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Economy in Brief

U.S. Consumer Credit Outstanding Drops; Earlier Declines Shaved
by Tom Moeller December 08, 2009

The Federal Reserve reported yesterday that consumer credit outstanding fell by $3.5B m/m during October. While it was the thirteenth monthly drop since summer 2008, earlier declines were trimmed. And though consumer credit outstanding as a percentage of disposable income has fallen to 22.4% from its 2005 high of 24.7%, these rates are up from the low near 16% in the early-1990s. 

The recent improvement in consumer sentiment may be reducing the aversion to credit. Consumers during October actually raised their level of non-revolving credit for the third month this year. Declines earlier in 2009 were revised sharply shallower and the recent three-month change of +0.5% compares to this year's deepest of -0.8% during April. Usage of non-revolving credit (autos & other consumer durables), which accounts for nearly two-thirds of the total, fell $6.9B after an $8.7B September decline that was deeper than reported initially, as were earlier declines. The 8.5% y/y decline was by far a record.

Savings institutions actually raised their level of lending during the last three months (-3.5% y/y).  Commercial bank loans were stable, though still down a sharp 3.6% y/y. Loans from credit unions also increased slightly since the spring (1.9% y/y) and the Federal government & Sallie Mae raised their level of credit outstanding by more than two-thirds y/y.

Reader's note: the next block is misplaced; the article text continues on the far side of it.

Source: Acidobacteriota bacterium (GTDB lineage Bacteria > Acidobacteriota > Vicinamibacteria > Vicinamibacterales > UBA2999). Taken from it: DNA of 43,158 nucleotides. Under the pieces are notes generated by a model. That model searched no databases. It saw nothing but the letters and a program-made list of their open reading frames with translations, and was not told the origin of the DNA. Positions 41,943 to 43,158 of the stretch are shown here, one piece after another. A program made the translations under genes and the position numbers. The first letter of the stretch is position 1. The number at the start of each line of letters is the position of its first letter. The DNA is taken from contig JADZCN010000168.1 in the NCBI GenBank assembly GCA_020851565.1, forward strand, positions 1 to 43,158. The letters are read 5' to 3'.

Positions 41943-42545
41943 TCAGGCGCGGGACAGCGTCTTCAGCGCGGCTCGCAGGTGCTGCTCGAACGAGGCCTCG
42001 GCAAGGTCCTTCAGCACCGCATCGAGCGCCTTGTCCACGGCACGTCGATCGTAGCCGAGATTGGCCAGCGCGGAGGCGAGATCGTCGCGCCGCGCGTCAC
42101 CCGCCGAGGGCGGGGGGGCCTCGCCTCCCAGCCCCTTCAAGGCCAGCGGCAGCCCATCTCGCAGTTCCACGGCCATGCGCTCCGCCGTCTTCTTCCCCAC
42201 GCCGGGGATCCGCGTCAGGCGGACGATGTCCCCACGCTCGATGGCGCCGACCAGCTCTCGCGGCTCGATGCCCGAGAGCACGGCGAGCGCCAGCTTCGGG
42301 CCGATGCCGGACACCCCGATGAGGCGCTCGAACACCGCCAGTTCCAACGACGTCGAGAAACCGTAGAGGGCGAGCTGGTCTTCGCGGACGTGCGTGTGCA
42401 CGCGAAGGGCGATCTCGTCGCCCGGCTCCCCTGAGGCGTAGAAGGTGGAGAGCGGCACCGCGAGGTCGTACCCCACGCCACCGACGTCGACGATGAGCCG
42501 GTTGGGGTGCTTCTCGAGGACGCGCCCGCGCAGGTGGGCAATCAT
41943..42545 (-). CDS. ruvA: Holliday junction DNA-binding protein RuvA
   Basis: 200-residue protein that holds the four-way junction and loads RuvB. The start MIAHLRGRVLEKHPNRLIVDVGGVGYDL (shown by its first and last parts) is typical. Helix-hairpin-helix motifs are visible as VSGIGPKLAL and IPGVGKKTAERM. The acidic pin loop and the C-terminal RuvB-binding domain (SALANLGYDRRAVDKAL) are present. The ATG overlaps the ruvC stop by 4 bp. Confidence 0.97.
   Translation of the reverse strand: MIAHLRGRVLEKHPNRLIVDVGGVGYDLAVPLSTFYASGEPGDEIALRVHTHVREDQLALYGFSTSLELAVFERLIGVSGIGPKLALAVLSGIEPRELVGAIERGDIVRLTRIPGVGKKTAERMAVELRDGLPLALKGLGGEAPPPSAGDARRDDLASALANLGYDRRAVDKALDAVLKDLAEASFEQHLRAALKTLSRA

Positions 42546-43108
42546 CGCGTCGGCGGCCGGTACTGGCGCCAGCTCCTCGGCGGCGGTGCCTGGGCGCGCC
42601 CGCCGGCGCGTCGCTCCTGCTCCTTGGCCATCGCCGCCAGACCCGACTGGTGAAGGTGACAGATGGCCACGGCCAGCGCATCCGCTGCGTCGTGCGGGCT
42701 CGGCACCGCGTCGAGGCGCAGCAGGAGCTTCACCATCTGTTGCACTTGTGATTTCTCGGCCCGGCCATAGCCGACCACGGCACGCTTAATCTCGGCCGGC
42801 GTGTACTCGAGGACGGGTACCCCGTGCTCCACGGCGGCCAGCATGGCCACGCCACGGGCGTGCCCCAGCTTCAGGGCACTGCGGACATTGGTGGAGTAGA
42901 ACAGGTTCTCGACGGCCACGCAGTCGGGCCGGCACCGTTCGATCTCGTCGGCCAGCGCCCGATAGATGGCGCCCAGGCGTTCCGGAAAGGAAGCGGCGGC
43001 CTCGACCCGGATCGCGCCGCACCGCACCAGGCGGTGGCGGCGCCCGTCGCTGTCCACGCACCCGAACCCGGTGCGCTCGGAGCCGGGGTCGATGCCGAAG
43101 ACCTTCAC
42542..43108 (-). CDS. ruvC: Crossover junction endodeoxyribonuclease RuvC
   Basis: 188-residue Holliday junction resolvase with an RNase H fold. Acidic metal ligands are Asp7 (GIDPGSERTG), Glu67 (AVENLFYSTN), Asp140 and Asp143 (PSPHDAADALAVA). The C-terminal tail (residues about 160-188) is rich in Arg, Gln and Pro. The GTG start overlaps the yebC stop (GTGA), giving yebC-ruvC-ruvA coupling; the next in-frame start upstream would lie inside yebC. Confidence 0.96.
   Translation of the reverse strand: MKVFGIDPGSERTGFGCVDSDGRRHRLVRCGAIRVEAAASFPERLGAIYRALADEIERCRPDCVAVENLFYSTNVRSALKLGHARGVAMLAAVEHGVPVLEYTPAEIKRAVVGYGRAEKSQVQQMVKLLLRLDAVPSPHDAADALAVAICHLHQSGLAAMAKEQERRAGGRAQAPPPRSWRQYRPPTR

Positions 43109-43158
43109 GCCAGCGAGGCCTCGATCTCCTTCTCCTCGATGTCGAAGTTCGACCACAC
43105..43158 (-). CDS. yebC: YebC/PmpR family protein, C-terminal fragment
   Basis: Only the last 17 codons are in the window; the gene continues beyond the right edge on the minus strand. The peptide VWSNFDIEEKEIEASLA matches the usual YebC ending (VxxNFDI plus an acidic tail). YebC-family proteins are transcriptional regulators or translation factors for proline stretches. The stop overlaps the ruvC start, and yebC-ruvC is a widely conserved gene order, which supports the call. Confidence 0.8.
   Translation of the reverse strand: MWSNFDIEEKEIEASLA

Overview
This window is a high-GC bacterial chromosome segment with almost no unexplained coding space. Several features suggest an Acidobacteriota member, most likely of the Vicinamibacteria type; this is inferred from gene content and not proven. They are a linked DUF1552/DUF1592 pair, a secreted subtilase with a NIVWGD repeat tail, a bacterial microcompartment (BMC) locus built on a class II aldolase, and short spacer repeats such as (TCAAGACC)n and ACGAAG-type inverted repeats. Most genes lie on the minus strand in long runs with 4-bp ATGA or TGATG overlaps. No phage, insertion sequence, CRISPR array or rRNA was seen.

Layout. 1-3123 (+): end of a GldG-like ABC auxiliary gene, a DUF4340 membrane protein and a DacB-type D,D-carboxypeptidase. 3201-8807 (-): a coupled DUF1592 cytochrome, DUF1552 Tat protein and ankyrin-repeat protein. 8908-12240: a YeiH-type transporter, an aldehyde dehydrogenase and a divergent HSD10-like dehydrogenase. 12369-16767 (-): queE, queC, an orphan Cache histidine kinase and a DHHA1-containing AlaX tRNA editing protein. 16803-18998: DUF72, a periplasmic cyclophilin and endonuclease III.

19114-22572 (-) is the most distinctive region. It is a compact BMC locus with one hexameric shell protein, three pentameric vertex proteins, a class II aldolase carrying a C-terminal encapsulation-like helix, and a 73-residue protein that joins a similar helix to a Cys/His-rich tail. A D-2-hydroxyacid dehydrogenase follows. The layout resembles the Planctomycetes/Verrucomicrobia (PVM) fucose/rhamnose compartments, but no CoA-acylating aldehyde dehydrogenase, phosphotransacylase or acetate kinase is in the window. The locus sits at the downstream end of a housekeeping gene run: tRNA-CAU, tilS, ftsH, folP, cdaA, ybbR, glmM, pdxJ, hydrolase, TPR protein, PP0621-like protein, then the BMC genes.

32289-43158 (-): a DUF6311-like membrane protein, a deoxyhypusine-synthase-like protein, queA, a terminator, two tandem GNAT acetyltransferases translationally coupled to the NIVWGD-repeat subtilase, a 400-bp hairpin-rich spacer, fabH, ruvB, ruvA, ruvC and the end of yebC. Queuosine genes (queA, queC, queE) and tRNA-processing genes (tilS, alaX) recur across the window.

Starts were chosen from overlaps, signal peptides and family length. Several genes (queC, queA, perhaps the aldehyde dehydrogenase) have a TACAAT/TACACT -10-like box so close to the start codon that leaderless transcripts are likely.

These figures are the major input to the Fed's quarterly Flow of Funds accounts for the household sector.

Credit data are available in Haver's USECON database. The Flow of Funds data are in Haver's FFUNDS database.

Rescuing asset-backed securities markets from the Federal Reserve Bank of Chicago can be found here

Consumer Credit Outstanding (m/m Chg, SAAR) October September Y/Y 2008 2007 2006 
Total $-3.5B  $-8.7B -3.6% 1.6% 5.6% 4.1%
  Revolving $-6.9B $-8.0B -8.5% 1.9% 7.8% 5.0%
  Non-revolving $3.5B $-0.9B -0.6% 1.4% 4.4% 3.6%
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